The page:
Aberdeen’s opposition parties have expressed “no confidence” in a new cost-cutting model – which aims to slash £125million from council spending over five years.
Authority chiefs and members of the ruling Conservative, Aberdeen Labour and independent coalition have emphasised the need for the changes – blaming ever decreasing block grants from the Scottish Government.
But unions and opposition parties have been critical of the plan which includes moving more services online, cutting the number of council facilities and running the council in a more corporate manner.
Yesterday the full council met to approve the next stage of the transformation – which includes hiring new chief officers to run departments.
However, under questioning from councillors, civil servants were unable, or unwilling, to reveal information on the new plan.
When asked by the SNP’s Jackie Dunbar directly whether the authority’s policy of retaining workers would remain the case, she was told by an officer that they “couldn’t speculate”.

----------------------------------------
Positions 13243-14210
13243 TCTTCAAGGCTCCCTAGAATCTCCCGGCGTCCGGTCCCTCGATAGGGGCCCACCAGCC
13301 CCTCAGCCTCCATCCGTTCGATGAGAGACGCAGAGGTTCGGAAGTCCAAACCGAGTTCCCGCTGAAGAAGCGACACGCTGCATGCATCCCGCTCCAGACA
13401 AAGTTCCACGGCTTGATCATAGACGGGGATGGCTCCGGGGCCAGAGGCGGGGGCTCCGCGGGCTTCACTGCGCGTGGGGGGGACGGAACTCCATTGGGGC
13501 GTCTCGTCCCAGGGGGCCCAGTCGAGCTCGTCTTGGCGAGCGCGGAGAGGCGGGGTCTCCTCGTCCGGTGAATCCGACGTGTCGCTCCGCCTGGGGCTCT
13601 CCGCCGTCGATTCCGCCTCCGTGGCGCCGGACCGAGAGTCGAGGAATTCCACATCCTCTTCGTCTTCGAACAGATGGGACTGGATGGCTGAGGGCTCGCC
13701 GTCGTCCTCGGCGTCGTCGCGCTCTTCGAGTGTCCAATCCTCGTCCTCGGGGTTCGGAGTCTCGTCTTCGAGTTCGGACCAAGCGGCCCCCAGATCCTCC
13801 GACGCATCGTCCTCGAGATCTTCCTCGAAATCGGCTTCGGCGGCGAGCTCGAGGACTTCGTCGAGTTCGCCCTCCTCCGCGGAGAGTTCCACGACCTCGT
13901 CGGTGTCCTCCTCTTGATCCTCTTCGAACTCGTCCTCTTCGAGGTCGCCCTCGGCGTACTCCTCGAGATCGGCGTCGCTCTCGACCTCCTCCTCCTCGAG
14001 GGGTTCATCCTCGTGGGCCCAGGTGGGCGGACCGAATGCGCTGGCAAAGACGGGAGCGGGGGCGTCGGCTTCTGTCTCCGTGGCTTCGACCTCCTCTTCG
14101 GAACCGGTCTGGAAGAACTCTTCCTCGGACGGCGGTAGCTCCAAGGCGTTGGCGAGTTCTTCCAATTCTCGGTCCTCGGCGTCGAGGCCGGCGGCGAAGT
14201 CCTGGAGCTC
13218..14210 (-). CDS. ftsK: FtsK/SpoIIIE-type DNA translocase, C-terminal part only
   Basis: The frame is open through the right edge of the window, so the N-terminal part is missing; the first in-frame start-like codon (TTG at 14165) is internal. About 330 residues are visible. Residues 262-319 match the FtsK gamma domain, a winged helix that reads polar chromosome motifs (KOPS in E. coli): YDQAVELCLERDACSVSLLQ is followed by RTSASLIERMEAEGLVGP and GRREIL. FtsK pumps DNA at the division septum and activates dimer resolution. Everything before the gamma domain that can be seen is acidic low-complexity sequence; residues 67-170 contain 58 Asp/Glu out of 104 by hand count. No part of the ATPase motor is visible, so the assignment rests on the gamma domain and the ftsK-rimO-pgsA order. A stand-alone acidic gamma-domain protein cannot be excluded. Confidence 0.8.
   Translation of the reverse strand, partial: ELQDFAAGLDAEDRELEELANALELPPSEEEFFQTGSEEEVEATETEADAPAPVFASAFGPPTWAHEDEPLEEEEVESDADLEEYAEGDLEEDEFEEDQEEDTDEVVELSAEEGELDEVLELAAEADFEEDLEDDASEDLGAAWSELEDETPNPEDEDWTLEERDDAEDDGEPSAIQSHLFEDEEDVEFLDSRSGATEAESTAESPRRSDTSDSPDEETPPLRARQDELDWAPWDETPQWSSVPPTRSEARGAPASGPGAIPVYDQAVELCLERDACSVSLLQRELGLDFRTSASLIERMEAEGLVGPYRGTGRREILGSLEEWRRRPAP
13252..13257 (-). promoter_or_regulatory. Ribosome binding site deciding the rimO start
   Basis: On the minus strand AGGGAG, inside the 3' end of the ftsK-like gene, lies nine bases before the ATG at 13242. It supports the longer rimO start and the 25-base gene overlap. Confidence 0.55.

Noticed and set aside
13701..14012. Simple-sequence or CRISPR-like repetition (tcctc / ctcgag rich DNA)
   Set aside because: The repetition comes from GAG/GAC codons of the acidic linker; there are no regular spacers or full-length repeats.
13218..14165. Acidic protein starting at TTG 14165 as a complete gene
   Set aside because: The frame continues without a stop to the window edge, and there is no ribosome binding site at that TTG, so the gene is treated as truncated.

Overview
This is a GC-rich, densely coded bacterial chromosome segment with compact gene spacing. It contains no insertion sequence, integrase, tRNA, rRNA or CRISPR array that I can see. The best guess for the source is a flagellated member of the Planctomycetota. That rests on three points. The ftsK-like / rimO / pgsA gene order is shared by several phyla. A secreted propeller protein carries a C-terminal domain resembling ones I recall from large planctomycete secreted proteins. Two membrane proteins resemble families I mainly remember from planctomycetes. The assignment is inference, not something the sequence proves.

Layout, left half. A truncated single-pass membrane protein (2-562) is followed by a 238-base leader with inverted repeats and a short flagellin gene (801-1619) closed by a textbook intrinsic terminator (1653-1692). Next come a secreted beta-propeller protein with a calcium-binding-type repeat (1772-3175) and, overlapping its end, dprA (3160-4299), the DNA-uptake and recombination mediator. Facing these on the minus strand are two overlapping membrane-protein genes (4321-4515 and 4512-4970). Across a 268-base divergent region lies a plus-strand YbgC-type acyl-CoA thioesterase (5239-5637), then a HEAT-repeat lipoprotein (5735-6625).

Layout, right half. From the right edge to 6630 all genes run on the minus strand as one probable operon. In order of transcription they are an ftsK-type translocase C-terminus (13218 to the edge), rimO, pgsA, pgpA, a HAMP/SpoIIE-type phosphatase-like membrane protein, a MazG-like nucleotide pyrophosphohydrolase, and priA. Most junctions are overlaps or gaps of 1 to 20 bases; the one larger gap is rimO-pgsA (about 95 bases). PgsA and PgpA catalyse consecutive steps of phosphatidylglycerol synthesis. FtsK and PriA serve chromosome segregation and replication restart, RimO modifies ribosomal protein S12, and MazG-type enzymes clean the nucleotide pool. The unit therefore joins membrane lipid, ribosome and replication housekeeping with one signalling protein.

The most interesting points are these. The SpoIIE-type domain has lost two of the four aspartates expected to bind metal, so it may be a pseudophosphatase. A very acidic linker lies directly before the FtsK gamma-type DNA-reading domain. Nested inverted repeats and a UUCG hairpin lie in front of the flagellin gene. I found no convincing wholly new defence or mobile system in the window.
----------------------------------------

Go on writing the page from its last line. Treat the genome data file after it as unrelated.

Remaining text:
Council co-leader Jenny Laing argued that change was needed and assured the chamber the ‘no redundancies’ policy had not changed.
She said: “Since 2012 we have demonstrated that we are a council that embraces change… if we want to continue to prosper then we need to continue to embrace change.”
But opposition SNP and Liberal Democrat councillors said the cuts seen so far amounted to just £1.8m and they did not have enough information on where the further £123million was coming from – putting forward an amendment of “no confidence” in the new model.
Liberal Democrat Steve Delaney said he feared more decisions would be taken from elected councillors and put in the hands of civil servants.
SNP group leader Stephen Flynn added referring to the Aberdeen Labour members: “You would expect this lack of clarity from the Conservatives but not from members so closely affiliated to trade unions.”
The administration motion was passed by 23 votes to 22.
Further details are expected next year ahead of budget negotiations.